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A 70-year-old woman presented for elective treatment of lentigines on her face. This was her first treatment with any laser. She was treated with a Q-switched alexandrite laser (755 nm, 50 nanoseconds, 3.5 J/cm2, 15 pulses of 4-mm spot diameter; Candela, Wayland, Mass), causing what appeared to be usual purpura immediately following laser exposure of 8 tan macules. Several weeks later, blue-black discoloration was present, and was attributed to postinflammatory hyperpigmentation, but failed to lighten over the next 4 months.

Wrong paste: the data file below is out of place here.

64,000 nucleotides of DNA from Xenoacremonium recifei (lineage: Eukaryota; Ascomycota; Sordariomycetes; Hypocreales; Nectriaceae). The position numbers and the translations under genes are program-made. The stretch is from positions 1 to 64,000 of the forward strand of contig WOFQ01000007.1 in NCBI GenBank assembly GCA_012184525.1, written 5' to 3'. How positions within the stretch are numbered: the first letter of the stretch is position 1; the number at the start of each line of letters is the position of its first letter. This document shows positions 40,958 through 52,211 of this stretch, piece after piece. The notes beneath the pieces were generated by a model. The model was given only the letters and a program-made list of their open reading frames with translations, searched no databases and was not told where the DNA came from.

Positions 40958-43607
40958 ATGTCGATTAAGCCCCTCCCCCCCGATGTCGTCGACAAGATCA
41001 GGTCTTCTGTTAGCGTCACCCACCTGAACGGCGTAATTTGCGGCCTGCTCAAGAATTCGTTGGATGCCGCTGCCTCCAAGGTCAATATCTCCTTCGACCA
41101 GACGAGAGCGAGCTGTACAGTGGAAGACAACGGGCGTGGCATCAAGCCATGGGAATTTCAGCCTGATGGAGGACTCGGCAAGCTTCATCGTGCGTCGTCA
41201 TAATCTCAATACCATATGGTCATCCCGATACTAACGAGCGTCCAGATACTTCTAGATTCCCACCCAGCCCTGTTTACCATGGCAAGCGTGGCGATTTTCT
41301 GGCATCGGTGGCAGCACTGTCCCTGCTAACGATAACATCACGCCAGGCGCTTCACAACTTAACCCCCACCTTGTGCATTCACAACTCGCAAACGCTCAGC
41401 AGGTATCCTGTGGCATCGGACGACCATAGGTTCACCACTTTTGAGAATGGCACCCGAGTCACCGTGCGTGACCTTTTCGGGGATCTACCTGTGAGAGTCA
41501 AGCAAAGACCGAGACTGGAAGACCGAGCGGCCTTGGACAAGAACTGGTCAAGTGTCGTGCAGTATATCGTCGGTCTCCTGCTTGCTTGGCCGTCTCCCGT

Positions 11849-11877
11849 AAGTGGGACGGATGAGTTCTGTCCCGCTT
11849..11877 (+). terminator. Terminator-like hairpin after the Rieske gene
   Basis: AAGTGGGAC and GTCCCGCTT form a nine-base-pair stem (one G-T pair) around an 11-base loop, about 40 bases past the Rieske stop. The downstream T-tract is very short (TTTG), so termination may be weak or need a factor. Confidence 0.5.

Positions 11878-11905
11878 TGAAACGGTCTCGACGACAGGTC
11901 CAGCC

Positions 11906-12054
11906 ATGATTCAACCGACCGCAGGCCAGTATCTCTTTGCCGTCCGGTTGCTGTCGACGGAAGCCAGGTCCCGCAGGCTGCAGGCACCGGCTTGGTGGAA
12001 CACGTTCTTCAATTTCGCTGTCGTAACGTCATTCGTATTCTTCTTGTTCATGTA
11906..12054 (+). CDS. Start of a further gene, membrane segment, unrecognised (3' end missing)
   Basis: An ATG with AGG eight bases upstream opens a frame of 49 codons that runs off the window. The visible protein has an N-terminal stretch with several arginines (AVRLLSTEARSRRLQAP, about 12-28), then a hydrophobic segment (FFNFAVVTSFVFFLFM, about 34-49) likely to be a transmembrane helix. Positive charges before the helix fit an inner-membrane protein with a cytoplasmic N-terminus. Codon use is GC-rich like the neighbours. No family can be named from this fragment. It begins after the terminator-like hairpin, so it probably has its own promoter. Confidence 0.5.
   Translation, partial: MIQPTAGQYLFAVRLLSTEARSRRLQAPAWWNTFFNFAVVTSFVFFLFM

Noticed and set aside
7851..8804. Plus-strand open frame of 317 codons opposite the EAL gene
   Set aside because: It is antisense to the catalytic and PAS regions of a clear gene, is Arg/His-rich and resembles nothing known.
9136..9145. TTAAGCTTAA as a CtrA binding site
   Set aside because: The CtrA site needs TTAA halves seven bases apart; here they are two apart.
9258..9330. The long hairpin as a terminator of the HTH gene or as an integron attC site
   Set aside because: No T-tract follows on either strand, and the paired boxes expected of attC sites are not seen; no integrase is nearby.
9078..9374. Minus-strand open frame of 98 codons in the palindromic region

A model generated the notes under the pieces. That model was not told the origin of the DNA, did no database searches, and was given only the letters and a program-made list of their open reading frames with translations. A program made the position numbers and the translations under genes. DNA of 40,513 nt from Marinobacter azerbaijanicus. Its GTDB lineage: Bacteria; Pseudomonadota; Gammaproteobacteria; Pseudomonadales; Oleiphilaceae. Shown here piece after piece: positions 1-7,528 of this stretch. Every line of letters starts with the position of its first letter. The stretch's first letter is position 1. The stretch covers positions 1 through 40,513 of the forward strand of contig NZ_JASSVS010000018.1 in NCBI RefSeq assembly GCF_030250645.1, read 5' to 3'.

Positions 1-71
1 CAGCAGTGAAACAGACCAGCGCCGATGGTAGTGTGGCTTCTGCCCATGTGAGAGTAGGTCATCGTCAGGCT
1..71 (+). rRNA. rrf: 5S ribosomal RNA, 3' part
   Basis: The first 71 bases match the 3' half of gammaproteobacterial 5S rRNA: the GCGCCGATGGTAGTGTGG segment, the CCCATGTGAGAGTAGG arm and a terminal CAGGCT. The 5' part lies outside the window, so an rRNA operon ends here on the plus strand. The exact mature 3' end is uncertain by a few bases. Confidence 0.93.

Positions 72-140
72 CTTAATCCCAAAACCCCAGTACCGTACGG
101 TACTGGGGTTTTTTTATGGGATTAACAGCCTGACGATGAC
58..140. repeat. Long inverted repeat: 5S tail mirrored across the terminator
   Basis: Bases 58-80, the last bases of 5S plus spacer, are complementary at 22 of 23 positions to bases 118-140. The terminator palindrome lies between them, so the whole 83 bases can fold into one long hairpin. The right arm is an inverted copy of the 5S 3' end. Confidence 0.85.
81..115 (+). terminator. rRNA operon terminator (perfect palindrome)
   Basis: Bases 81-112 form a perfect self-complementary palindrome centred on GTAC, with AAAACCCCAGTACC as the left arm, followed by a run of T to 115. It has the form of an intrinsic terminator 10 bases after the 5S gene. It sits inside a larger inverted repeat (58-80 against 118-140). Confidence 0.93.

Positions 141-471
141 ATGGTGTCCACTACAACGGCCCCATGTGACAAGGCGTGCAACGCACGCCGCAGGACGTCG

Her medical history was significant for rheumatoid arthritis, treated with methotrexate and prednisone. Further questioning revealed that she had received a 3-year course of oral gold therapy 20 years prior. The total dosage taken could not be determined.
Yun PL, Arndt KA, Anderson RR. Q-Switched Laser-Induced Chrysiasis Treated With Long-Pulsed Laser. Arch Dermatol. 2002;138(8):1012–1014. doi:10.1001/archderm.138.8.1012
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